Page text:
Sunday, November 4

We Were There at the Battle for Bataan

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This unit would be more appropriate for older children....

Pearl Harbor wasn't the only place attacked on December 7, 1941. The Japanese attacked Hong Kong, Singapore, Thailand, Wake Island Guam and the Philippine Islands. Bataan is a province in the Philippines, located on the island of Luzon. It is across the bay from the capital, Manila.

General Douglas MacArthur was commander of the joint American-Filipino Army in the Philippines. They resisted the Japanese army for several months while waiting for the United States to send re-enforcements and supplies, but the United States attended to Europe first. The President also ordered General MacArthur to leave the island and go wait out the battle in Australia. After this, the troops on the Bataan Peninsula were commanded by Major General King.

Supplies were not getting through to the American-Filipino troops, so many suffered from nutrition deficiencies and endured tropical diseases such as malaria and dysentery. After holding out as long as possible, on April 9, the troops surrendered to the Japanese. With nearly 75,000 men (mixture of American and Filipino troops), this was the largest surrender in United States military history.

The men who surrendered were forced to march 66 miles up the Bataan Peninsula to a prison. The Japanese did not give the prisoners food or water for three days. Those that became weak and fell behind were beaten and killed. Many men died during the Bataan Death March, many more died in the prisoner of war camp from starvation and disease, and even more suffered acute and chronic physical injuries as a result of the march.

The prisoners stayed at the camp until early 1945, when they were rescued when the Allies took the Philippines. Although local newspapers had reported that the prisoners were well-treated, the truth came out when prisoners of war began to tell their stories. The Japanese commanding officer was executed for war crimes against humanity.

Our spine novel is We Were There at the Battle for Bataan

Access the complete unit in the 'We Were There' Novel Studies Bundle!

Includes THIRTY-SIX unit studies covering World & American History. Each unit addresses a new topic, spanning the the ancient world through post-WW2.  Each unit has introductory text, which will give the student basic background information about the topic at hand.


  • There are photographs and illustrations, and we have also included primary documents when available.
  • After this text, there are featured videos, which augment the background information and help make the topic more accessible for more visual students.
  • You will also find a short list of reading books, including a featured novel that the unit builds upon.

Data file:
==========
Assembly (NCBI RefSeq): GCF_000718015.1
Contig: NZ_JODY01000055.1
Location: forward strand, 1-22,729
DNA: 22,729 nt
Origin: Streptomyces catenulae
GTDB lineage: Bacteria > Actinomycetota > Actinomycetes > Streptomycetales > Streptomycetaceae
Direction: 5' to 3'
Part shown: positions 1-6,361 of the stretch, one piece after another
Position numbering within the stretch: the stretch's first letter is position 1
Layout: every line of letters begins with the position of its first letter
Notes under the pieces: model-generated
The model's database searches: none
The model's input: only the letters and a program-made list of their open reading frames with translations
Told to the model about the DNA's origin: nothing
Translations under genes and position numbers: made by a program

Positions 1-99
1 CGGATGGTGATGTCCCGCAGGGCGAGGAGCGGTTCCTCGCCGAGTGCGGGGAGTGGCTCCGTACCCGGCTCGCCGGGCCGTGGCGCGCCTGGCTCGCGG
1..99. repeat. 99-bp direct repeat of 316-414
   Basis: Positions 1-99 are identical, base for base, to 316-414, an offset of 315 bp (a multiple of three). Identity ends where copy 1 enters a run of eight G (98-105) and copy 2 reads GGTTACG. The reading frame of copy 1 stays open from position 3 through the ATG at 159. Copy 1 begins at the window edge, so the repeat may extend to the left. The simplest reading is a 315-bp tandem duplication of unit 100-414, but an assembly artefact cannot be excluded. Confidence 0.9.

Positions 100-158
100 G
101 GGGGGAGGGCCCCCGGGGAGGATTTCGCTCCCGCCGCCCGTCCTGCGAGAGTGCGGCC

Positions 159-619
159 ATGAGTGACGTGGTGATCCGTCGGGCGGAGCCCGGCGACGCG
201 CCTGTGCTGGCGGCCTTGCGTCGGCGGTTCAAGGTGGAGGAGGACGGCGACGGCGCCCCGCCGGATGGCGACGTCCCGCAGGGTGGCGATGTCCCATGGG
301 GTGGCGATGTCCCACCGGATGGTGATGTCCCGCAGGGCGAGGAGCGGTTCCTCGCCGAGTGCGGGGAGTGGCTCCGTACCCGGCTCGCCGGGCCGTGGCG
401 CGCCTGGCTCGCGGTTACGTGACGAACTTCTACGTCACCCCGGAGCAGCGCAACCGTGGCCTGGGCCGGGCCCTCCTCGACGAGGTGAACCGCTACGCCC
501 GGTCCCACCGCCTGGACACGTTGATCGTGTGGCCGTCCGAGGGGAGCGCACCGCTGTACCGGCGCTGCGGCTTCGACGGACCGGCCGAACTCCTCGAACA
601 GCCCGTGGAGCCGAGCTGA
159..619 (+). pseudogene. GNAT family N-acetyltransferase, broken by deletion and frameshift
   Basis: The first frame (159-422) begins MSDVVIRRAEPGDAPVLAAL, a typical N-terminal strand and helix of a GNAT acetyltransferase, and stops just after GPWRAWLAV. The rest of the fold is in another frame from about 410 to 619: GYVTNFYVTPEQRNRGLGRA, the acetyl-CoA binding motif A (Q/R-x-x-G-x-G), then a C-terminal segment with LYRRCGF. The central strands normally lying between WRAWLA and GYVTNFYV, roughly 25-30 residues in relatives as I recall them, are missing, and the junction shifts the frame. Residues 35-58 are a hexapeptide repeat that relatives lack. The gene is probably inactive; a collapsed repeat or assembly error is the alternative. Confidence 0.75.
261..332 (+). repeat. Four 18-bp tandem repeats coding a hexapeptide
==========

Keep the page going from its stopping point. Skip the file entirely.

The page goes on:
• There are vocabulary words, places, and people to identify.
  • Reading comprehension, critical thinking questions, and writing assignments are included.
  • We add fun with hands-on activities and extra videos to watch that will bring the era to life.


These studies are directed toward upper grades students, but some have resources for younger students so that the whole family can work together. Our family has used unit studies as curriculum for many years, and we hope that your family will enjoy these, too!

Product Samples:


A Study of Japan:

  • Covers the history of Japan from ancient times to present day
  • Examines the Japanese culture and its influences
  • Explores the geography of this small, but strong island
  • Delves into the technology and pop-culture of the people
  • Goes on rabbit trails about art, history, and modern economics of Japan and its fellow nations
  • Is the equivalent of one year of high school history

5 comments:

  1. I never heard of this. I'm always amazed that the POWs could even survive such harsh conditions.

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    Replies
    1. It's truly a heart-wrenching story...and this book edits out quite a bit for the young reader!

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  2. This looks like a very good study to do for those who are looking for more complete information about the war in the Pacific. It is a fairly underdiscussed part of the war. Thanks for sharing about this important event.

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  3. The Pacific Theater gets too often overlooked. So much happened there - so much of it sad.

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  4. i read about this sometime in my teens and was horrified at the treatment of the prisoners, took me a long time to think about the Japanese in a friendly light afterwards.... Silly how some things stick eh? I'm over it now (at least I think so though this post brought back memories)

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